Joseph Dow's History of Hampton: Taylor's River Mills

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Taylor's River Mills

The first Sawmill

Nothing is found in the town records or elsewhere, so are as we know, to show that any sawmill was built here till bout twenty years after the settlement of the town. While the houses were built of logs, sawed lumber was used only to a very limited extent. What was indispensable could be cut with a whip-saw, though not without much labor. When the log house gave place to a framed building, sawmills became a necessity.

The first sawmill in the town, of which we have any account, was undertaken by Robert Page. The town granted him liberty to set up his mill at a convenient place on Taylor's river, and for his encouragement, gave him a clump of pines on the North side of Mr. DAlton's farm, and also allowed him to take timber from the commons, to saw at his mill, for his own benefit. Page, in consideration of the favor granted, gave the town a bond, in the sum of one hundred pounds, that he or his assigns would build the mill, and have it in readiness for sawing lumber "by Michaelmas come twelvemonth" (September 29, 1658); and that he would then furnish boards for three shillings per hundred, as fast as he could, taking in payment any merchantable articles at price current; provided, however, that no man should receive more than one thousand feet at a time, "till every man that stands in need shall have the like successively, one after another." This arrangement was confirmed by vote, at a town meeting, held February 26, 1657, and accepted by Robert Page. Not long after, the town by vote, extended the time for the completion of the mill, one yer, on condition that the contractor would give up William Marston, the carpenter he had employed, so that the town might have his services in fitting up a house for Rev. Timothy Dalton, he having sold his homestead to the church and town, for a parsonage. [p. 362.]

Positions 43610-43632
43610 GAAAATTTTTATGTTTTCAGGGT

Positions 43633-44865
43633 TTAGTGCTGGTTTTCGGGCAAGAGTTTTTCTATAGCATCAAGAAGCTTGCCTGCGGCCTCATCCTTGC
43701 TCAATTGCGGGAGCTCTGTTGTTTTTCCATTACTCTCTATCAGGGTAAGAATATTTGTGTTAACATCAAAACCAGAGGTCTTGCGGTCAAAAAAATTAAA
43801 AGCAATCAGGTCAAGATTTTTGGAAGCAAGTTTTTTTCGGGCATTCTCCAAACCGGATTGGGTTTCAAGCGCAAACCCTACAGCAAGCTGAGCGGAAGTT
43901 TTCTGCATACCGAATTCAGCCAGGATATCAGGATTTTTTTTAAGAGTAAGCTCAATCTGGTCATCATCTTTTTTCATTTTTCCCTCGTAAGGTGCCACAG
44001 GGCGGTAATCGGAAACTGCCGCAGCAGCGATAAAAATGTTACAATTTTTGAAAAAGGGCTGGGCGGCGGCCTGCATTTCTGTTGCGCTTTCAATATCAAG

This mill was probably on the site occupied, in later years, by Coffin's gristmill, which was burned in 1876.

Removal of Sawmill

On the 16th of December, 1680, the town voted that the owners of the old sawmill "have liberty to remove said mill, or rebuild it, at a convenient place, further up Taylor's river, but below the mouth of the Great Swamp run (Bride Hill mill stream), provided that the said owners subscribe to such articles as shall be drawn up by the committee now chosen by the town, to wit: Henry Robie, Henry Dow, and Sergt Joseph Dow." The new site was probably about one-fourth miles higher up the river, at a place now known as the upper dam.

Garland's Mill

At a meeting of the freeholders, NOvember 18, 1700, liberty was given to John Garland to build "a corn gristmill" upon Taylor's river, where the first sawmill was built; on condition of his grinding corn for one-sixteenth part thereof; and that he build no dam to do damage to the sawmill first above.

Sawmill moved back

In 1708 John Garland had become one of the ten owners of the sawmill, which they now wished to move back to the old spot, "or near thereabout." They built over the dam, the partners agreeing to share equally in the work and expense, and to use the privilege of the mill by turns, Garland and his heirs not to draw any water for the corn-mill except upon the last third part of every man's turn; "and then, if they don't come to saw, he may draw water for to grind the corn as it comes to mill, if he can." The mill gate was to be kept up through June, July and August, every year. Articles of agreement were signed, January 24, 1709.